And while they all admit that attaining their level of certification is hard work, whatever it is, they all say there is still more to learn about wine and service. Citriglia downplays his accomplishments as he’s now working in wine education. “I’m not on the floor. I look up to and respect all these people,” he said.

It’s also clear that it is a mutual admiration society. “These are the most amazing people,” said Schneider, who noted that if he hadn’t gone into the field, he’d have never met people who are equally passionate about wine and who are now his friends.

“It’s been so good to see all these people. It’s cool to appreciate what we all do,” he said, whether it is in bars, wineries, restaurants or retail.

All agreed that it’s both their job and their passion to share the joy and intricacies of wine with others. “It all goes back to teaching. Parts of it are not glamorous — it’s a business,” Danielson said, noting that they’ve all hauled unweildy cases of wine up and down stairs, toiled in cellars or other less-than-desirable locations, all in the name of wine.

So there’s retail, perfect for people like Rozycki and Descamps. Citriglia’s gig is now education, while Danielson, Brady, and Chamberlain work in restaurants. Mahru and Schneider work in wine bars and Dalese at a winery. Another outlet is at the wholesale level, where Jennifer Laurie works for Imperial Beverage. “I did retail for 22 years,” she said, before a job opened up in northern Michigan, where she and her husband wanted to be.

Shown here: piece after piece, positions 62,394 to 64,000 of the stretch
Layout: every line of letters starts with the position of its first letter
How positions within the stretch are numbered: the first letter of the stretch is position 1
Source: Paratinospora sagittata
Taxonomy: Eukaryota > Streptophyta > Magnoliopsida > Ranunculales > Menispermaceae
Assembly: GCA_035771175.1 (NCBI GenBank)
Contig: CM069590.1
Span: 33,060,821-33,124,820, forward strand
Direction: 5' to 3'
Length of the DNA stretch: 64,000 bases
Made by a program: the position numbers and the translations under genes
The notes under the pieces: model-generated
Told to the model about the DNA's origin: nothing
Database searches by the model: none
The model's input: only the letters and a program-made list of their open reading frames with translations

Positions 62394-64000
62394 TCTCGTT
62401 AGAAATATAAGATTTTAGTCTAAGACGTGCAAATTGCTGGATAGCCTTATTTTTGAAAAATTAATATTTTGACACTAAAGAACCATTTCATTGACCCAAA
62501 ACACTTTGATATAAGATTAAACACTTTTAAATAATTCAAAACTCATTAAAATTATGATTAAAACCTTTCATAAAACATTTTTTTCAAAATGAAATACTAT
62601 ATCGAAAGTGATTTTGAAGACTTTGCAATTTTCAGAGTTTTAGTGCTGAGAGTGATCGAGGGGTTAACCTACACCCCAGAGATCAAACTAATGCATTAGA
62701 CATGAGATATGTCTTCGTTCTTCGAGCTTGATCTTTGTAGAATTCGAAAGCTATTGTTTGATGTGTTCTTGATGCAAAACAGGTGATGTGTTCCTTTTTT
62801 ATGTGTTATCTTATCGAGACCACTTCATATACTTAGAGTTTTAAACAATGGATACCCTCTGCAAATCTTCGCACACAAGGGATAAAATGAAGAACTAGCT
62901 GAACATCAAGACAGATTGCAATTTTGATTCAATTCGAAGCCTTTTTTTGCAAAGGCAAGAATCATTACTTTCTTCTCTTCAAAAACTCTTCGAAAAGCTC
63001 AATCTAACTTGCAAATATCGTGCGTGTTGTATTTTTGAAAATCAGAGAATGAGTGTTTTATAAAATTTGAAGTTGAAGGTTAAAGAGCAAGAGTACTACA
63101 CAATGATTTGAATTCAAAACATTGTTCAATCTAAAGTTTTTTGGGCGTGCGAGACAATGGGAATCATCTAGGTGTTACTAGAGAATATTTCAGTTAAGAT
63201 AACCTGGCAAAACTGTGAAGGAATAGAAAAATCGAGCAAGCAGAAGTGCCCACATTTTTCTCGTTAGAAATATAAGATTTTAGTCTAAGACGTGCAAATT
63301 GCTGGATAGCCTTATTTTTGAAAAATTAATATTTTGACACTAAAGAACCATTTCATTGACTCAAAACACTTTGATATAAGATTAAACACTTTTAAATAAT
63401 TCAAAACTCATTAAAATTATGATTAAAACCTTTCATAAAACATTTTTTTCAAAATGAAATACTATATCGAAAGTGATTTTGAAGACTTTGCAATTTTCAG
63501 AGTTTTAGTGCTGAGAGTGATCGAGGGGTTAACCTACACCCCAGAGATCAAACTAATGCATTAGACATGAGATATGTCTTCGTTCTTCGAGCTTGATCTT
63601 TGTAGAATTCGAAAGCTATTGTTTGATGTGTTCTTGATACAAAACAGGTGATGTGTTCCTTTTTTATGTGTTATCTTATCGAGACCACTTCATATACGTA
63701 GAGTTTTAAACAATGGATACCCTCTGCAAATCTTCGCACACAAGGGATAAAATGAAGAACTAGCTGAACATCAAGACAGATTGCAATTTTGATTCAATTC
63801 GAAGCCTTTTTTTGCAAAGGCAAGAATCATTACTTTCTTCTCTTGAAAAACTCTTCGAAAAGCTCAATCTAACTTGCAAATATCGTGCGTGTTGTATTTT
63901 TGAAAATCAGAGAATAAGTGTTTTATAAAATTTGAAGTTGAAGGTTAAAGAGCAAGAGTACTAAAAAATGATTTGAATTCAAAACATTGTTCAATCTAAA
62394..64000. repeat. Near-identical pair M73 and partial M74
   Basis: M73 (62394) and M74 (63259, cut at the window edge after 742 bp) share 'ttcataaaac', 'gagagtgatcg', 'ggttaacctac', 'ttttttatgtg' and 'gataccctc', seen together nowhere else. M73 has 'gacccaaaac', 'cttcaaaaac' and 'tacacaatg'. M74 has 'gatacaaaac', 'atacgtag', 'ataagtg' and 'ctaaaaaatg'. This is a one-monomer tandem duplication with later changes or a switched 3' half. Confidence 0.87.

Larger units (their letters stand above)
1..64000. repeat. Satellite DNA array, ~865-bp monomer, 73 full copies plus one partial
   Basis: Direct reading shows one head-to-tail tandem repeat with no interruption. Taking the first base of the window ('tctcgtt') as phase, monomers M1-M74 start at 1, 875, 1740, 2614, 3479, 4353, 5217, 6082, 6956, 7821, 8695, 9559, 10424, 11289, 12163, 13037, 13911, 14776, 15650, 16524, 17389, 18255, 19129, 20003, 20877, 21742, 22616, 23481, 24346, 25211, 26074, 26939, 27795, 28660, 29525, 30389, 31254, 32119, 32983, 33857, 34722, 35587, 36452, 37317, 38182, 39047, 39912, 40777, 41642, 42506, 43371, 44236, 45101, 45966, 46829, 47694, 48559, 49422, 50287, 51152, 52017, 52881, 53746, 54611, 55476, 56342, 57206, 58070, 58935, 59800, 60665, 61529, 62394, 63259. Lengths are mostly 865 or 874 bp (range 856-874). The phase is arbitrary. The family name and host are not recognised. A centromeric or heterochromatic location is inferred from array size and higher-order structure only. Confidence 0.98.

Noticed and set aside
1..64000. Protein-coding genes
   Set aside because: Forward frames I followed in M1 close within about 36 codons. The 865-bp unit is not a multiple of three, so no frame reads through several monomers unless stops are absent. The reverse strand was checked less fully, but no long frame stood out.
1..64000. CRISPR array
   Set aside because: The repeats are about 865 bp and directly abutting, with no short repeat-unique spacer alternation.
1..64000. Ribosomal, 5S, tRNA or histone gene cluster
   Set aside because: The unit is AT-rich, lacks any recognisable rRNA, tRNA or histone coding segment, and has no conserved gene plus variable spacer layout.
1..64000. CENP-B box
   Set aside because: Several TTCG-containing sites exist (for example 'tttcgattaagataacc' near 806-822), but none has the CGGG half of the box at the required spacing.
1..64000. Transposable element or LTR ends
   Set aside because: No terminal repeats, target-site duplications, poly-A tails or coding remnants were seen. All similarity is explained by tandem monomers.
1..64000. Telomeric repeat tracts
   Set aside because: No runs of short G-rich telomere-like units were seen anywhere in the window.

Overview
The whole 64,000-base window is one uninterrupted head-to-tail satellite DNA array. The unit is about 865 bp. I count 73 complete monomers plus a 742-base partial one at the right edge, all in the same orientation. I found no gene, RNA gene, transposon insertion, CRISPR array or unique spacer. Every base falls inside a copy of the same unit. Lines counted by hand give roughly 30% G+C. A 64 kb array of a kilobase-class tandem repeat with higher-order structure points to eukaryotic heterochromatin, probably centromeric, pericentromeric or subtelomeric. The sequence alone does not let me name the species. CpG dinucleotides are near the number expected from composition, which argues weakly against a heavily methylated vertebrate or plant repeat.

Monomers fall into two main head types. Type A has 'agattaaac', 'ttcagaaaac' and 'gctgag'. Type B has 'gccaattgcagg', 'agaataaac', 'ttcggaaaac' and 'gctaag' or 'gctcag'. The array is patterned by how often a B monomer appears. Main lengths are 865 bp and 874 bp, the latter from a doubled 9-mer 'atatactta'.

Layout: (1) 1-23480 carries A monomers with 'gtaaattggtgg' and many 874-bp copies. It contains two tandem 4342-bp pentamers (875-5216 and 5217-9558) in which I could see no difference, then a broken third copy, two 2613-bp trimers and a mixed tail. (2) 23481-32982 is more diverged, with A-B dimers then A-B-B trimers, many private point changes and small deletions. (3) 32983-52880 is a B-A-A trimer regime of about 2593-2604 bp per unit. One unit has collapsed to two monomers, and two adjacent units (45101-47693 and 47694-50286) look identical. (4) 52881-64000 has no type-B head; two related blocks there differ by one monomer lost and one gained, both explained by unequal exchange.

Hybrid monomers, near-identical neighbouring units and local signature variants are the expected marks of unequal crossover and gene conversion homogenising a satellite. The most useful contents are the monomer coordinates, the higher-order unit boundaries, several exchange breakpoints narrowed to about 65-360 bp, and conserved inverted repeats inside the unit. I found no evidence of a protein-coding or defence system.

“In restaurants, you get instant gratification. In retail, you have to wait till they come back,” she said. In her present role, she said she has to determine what each outlet’s niche is. “Now I’m selling to someone like Ryan, (saying) ‘This would be good for your shop, great for your restaurant,’” she said.

No matter the outlet, it’s about engaging the senses and finding new, exciting wines, and passing that love on. “It’s like you go on a journey with them,” said Laurie. “It’s always changing, there are new trends, new styles, different grape varieties. When it comes to a love of wine, the more you get into it, the more you can get out of it.”